You can tell a lot about a person by what they think will make you happy. If every time you fight with your husband he tries to give you a pretty necklace, yours may not be the relationship of mutual respect you want it to be. We’ve all known people whose attempts to please us are less nuanced than they think. Perhaps Rick Perry is no such cynical manipulator. Maybe he’s more like the aunt who took you to a Cubs game once and now sends you jerseys and Harry Caray biographies every Christmas. Whatever he’s up to, Perry decided this week that abortions shouldn’t be legal even in cases of rape or incest, then walked back his position to theoretically allow them when a woman’s life was at risk. He also produced his last campaign advertisement before the Iowa caucuses. Video after the jump.
In their ongoing quest to determine why other people believe in stuff that cannot be demonstrated by logic or cutting open a mouse’s brain, scientists have identified a gene that predisposes people toward religious belief. They’ve also identified a classic problem of deductive reasoning. Citing the World Values Survey, Cambridge economist Robert Rowthorn noted that “adults who attended religious services more than once a week had 2.5 children on average; while those who went once a month had two; and those who never attended had 1.67.” From these statistics, he concluded that “the more devout people are, the more children they are likely to have.” Kombat! Kids: can you spot the flaw in Professor Rowthorn’s reasoning? Probably not, because there are only 1.67 of you for both Combat! readers.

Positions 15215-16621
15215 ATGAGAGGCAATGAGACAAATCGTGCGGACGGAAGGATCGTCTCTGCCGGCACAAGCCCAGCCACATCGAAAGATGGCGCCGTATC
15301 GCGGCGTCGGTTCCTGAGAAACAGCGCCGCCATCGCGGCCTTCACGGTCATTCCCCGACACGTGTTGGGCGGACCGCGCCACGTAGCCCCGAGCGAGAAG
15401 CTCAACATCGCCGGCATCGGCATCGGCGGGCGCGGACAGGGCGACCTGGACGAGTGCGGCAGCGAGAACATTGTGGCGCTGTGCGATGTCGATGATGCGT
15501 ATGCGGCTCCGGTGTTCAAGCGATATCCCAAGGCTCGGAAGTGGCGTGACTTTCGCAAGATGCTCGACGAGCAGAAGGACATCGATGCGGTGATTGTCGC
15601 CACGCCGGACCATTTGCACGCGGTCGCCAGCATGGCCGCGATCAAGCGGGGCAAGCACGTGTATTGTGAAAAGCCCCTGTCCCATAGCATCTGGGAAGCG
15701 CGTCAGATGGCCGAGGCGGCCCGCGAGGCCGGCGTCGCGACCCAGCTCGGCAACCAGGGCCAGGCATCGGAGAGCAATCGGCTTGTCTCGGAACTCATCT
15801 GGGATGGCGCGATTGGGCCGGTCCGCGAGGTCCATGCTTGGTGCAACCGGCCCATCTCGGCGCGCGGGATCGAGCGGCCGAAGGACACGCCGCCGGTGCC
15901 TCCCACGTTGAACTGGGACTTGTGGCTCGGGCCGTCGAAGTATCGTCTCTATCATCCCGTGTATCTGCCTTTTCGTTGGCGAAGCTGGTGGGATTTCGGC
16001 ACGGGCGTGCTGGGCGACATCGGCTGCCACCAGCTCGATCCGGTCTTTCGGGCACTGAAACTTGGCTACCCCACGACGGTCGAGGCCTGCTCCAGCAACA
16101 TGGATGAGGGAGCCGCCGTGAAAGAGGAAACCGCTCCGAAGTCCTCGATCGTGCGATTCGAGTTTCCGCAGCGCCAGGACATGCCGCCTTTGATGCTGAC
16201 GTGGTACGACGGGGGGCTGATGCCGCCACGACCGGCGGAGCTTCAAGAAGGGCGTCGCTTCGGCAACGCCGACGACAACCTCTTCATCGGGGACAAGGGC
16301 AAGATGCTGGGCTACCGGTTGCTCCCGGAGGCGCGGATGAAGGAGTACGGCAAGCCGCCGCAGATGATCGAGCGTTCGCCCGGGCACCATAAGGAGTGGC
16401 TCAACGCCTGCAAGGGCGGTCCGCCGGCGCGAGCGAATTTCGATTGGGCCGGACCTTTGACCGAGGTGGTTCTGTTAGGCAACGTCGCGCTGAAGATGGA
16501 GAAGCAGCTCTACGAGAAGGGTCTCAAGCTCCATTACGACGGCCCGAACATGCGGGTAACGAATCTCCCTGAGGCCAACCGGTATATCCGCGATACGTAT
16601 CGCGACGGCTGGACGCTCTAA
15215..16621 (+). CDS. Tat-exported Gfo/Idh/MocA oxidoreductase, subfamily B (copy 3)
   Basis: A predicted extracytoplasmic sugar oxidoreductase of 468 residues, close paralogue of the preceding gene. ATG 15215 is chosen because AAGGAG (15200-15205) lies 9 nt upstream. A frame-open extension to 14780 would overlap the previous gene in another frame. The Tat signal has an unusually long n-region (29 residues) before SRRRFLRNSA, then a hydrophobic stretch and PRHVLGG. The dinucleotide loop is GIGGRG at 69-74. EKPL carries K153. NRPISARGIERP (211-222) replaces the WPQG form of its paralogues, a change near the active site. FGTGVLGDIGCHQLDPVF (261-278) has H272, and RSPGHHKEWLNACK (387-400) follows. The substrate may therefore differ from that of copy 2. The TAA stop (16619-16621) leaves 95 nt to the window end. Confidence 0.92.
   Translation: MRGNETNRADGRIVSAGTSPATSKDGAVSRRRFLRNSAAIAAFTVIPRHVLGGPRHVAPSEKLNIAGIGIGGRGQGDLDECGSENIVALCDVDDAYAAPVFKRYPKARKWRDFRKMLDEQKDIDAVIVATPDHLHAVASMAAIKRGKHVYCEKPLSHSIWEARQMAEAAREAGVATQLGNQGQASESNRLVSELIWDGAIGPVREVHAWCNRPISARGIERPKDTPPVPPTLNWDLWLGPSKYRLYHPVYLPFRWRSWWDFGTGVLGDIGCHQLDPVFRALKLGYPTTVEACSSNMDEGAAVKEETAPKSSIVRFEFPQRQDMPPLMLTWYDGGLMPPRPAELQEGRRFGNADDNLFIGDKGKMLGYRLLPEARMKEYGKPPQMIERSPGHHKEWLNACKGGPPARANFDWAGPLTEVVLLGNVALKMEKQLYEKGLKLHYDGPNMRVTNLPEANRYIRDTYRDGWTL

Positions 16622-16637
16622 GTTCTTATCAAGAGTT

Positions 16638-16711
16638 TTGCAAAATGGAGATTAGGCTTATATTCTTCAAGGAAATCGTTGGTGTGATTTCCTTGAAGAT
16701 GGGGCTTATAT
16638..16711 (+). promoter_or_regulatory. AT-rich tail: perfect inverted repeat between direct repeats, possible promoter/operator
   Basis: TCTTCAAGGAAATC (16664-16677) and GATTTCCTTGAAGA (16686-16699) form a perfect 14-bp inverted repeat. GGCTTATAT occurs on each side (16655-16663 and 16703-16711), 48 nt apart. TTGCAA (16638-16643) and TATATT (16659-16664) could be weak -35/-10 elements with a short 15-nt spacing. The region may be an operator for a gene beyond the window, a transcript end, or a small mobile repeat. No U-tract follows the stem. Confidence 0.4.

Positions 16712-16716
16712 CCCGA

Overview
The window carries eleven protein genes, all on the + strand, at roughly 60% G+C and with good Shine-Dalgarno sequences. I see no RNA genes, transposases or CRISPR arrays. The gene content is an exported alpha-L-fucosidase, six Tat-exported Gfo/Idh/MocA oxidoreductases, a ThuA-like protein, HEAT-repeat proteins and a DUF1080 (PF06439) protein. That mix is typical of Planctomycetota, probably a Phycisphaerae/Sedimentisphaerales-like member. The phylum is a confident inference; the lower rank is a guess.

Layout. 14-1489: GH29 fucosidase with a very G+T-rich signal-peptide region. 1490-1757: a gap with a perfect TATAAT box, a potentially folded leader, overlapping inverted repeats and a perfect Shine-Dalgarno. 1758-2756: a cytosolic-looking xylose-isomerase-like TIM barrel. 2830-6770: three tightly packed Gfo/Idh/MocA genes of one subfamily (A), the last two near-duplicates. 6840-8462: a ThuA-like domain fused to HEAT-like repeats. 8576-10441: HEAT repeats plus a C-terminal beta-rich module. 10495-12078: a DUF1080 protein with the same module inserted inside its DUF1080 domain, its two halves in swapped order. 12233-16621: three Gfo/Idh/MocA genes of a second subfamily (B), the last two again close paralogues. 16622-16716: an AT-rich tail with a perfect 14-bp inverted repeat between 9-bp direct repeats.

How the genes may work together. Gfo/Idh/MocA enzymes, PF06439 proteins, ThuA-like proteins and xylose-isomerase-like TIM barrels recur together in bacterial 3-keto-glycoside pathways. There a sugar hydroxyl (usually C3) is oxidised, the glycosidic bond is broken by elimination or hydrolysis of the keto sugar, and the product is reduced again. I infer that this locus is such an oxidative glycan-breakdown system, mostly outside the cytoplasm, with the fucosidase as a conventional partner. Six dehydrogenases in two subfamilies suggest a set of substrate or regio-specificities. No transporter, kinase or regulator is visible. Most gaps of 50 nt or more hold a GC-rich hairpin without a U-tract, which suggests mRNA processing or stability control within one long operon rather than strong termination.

ABC News reported yesterday that Michigan gunsight manufacturer Trijicon is inscribing references to Bible verses on sights it’s supplying to US troops in Iraq and Afghanistan. The company, which has a $660 million contract to provide illuminated targeting reticule systems to the Marine Corps, has been printing chapter and verse numbers at the end of their serial numbers—for example, “2COR4:6,” which refers to the verse in Second Corinthians, “For God, who commanded the light to shine out of darkness, hath shined in our hearts, to give the light of the knowledge of the glory of God in the face of Jesus Christ.” Contemporary theologians have historically interpreted that verse as being about using hydrogen isotope phosphorescence to shoot an Afghan goatherder in the face.